Reporting Checklist: The authors have completed the Narrative Review Reporting Checklist. Available at

Conflicts of Interest: Both authors have completed the ICMJE uniform disclosure form (available at The series “current epidemiology and policies of COPD worldwide” was commissioned by the editorial office without any funding or sponsorship. Dr. Tanabe reports personal fees from AstraZeneka, personal fees from Nippon Boehringer Ingelheim, personal fees from GlaxoSmithKline, outside the submitted work. The authors have no other conflicts of interest to declare.

Ethical Statement: The authors are accountable for all aspects of the work in ensuring that questions related to the accuracy or integrity of any part of the work are appropriately investigated and resolved.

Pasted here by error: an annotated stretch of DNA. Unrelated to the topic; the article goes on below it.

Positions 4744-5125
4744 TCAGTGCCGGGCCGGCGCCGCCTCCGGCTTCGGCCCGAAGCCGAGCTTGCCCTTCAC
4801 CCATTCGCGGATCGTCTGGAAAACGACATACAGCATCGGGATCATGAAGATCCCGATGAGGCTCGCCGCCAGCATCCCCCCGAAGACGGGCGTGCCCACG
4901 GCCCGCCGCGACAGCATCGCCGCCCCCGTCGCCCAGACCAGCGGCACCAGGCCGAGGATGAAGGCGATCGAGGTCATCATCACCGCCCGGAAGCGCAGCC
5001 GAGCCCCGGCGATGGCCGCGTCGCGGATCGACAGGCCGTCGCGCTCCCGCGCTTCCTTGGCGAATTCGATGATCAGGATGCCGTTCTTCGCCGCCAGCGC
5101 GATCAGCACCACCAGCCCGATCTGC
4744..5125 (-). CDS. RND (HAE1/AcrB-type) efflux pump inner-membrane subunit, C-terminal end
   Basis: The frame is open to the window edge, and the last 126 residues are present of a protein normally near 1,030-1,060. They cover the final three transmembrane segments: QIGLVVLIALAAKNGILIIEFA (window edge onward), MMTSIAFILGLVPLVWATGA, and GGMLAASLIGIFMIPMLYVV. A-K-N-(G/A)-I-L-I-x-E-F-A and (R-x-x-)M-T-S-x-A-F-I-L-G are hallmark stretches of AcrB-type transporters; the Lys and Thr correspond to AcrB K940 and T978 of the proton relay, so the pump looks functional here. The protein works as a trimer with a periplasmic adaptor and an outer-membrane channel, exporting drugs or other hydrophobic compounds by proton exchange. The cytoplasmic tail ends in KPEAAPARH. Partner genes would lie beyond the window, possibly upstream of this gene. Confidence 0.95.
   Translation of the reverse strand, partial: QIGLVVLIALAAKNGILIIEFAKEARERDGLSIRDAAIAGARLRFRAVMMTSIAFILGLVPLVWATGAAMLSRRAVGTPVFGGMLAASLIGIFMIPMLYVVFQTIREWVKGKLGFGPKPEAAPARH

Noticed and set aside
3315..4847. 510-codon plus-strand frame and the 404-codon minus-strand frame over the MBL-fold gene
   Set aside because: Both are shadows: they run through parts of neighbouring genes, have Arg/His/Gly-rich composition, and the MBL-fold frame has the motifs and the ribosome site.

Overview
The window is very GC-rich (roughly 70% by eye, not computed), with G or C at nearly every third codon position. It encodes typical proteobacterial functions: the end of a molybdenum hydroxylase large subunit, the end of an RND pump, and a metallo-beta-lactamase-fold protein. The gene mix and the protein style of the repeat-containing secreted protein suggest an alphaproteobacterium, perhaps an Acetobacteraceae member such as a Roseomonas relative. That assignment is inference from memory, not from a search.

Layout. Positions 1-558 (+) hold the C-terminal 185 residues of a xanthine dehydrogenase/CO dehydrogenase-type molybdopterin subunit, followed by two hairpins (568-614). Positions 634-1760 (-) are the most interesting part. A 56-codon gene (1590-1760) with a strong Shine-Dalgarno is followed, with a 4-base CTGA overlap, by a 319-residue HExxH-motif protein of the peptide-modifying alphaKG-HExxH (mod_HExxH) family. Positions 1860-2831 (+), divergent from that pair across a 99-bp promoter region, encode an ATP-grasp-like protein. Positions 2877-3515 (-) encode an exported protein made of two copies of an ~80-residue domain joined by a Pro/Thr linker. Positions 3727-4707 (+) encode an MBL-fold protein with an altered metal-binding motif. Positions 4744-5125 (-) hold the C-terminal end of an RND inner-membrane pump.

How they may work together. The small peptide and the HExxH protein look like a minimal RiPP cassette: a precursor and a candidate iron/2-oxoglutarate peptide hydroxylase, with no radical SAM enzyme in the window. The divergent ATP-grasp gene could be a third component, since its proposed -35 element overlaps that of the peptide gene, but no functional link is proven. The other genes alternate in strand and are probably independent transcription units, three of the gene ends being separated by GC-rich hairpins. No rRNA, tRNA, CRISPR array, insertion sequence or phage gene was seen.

Open Access Statement: This is an Open Access article distributed in accordance with the Creative Commons Attribution-NonCommercial-NoDeri 4.0 International License (CC BY-NC-ND 4.0), which permits the non-commercial replication and distribution of the article with the strict proviso that no changes or edits are made and the original work is properly cited (including links to both the formal publication through the relevant DOI and the license). See:


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Cite this article as: Tanabe N, Sato S. Narrative review of current COPD status in Japan. J Thorac Dis 2021;13(6):3878-3887. doi: 10.21037/jtd-20-2263